There's a Better Way to Talk About Abortion
People still use medically inaccurate and stigmatizing terms to talk about abortion. You can help change that.
by Marie Solis
Jan 22 2020
Illustrations by Cathryn Virginia
For decades, conservative politicians and activists have dictated the rhetoric around abortion, and for that reason many of the words we use to talk about the procedure are medically inaccurate, emotionally charged, and suffused with stigma. And that includes even the most basic terms we use to describe the debate over abortion rights: The anti-abortion camp has long described itself as “pro-life” instead, monopolizing a powerful word that advocates say clouds their real intention—to ban abortion. The word “choice,” some say, is an imprecise one as well, creating the impression that one’s ability to get an abortion is simply a matter of choosing to do so, when in fact there are many systematic obstacles in the way that keep people from accessing the procedure.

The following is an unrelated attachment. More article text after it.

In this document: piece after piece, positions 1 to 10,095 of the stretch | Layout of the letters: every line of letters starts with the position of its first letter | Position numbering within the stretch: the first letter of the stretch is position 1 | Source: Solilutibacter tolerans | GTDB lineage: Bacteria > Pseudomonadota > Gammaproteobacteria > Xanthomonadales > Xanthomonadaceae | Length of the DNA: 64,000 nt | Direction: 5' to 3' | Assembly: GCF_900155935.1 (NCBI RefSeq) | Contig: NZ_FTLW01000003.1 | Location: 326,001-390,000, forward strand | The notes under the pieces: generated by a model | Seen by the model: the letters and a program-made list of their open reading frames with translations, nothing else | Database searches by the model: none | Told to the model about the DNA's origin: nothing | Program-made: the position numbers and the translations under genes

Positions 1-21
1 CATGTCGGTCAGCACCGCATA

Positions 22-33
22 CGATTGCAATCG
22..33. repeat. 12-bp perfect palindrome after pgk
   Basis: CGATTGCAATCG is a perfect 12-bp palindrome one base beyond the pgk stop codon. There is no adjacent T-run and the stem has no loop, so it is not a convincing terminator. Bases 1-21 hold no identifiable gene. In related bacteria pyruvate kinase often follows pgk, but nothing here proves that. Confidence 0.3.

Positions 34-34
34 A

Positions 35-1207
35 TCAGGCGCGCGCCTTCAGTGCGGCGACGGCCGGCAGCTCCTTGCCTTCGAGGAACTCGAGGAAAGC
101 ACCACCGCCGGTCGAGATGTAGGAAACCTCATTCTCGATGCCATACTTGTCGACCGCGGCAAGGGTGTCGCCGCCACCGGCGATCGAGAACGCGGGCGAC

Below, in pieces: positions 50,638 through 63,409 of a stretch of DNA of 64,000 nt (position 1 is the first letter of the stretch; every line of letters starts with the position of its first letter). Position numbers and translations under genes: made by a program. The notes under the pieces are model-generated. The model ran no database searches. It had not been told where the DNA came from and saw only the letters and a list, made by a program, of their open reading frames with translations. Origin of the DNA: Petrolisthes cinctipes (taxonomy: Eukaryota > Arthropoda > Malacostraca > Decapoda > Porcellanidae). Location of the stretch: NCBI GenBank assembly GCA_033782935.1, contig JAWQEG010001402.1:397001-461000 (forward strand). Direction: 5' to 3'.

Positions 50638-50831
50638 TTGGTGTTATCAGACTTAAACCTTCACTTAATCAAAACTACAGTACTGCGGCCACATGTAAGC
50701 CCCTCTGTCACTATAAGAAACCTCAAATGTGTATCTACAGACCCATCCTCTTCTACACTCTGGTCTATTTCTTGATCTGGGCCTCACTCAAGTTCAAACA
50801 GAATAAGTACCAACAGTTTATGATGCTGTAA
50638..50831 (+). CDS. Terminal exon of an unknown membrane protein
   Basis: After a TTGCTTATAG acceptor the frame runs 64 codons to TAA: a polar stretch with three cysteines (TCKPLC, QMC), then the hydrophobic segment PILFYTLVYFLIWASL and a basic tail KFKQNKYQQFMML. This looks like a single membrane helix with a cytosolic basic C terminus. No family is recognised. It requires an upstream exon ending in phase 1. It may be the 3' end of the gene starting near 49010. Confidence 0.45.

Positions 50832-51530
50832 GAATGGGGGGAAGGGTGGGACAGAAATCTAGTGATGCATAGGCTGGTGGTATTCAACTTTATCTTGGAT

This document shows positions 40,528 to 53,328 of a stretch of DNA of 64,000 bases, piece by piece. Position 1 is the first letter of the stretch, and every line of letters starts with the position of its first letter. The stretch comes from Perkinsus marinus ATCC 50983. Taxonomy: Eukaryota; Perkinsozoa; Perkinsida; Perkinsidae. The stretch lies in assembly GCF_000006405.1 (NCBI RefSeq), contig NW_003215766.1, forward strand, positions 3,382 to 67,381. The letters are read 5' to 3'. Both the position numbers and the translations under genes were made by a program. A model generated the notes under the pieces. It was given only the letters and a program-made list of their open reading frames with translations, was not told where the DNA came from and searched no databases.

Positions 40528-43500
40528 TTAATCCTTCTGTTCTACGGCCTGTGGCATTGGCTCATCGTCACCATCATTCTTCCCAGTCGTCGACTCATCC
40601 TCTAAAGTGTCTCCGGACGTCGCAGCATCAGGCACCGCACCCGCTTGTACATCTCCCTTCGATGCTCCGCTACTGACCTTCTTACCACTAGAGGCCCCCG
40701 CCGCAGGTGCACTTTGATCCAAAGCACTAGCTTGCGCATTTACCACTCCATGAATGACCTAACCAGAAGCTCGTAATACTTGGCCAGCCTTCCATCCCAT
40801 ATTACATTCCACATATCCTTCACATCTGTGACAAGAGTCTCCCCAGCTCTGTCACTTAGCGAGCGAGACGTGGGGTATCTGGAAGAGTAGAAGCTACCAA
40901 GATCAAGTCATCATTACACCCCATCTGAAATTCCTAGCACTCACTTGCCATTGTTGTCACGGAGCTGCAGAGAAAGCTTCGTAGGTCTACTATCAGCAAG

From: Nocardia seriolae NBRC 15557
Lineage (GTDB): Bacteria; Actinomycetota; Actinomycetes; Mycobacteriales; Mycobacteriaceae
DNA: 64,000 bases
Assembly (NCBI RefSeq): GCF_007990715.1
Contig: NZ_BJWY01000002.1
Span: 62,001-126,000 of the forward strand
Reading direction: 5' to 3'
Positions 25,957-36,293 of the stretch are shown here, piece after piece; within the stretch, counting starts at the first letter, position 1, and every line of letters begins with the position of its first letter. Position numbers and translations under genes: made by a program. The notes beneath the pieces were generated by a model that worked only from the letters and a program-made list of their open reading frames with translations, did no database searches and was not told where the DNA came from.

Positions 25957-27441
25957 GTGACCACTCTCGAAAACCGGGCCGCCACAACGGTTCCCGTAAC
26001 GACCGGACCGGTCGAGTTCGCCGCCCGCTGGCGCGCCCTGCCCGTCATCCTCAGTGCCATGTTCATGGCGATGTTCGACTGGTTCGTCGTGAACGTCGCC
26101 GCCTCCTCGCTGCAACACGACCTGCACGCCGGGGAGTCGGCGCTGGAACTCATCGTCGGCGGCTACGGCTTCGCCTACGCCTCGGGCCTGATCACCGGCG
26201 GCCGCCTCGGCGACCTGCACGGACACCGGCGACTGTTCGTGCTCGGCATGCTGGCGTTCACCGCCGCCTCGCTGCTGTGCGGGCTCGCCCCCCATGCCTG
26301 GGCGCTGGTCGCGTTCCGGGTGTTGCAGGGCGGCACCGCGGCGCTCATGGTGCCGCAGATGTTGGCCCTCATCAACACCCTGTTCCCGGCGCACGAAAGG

Abortion should be a medical matter, not a criminal one. The law needs to change
Manifesto promises by Labour and the Liberal Democrats to decriminalise abortion are welcome news for women
Sun 1 Dec 2019
There has been a predictably overwrought response to the election manifesto promises of both Labour and the Liberal Democrats to decriminalise abortion. Rightwing and Catholic commentators alike imagined hordes of heavily pregnant women at abortion clinics, demanding their fully formed foetuses be evacuated from their uteruses. Just because the law said that they now could.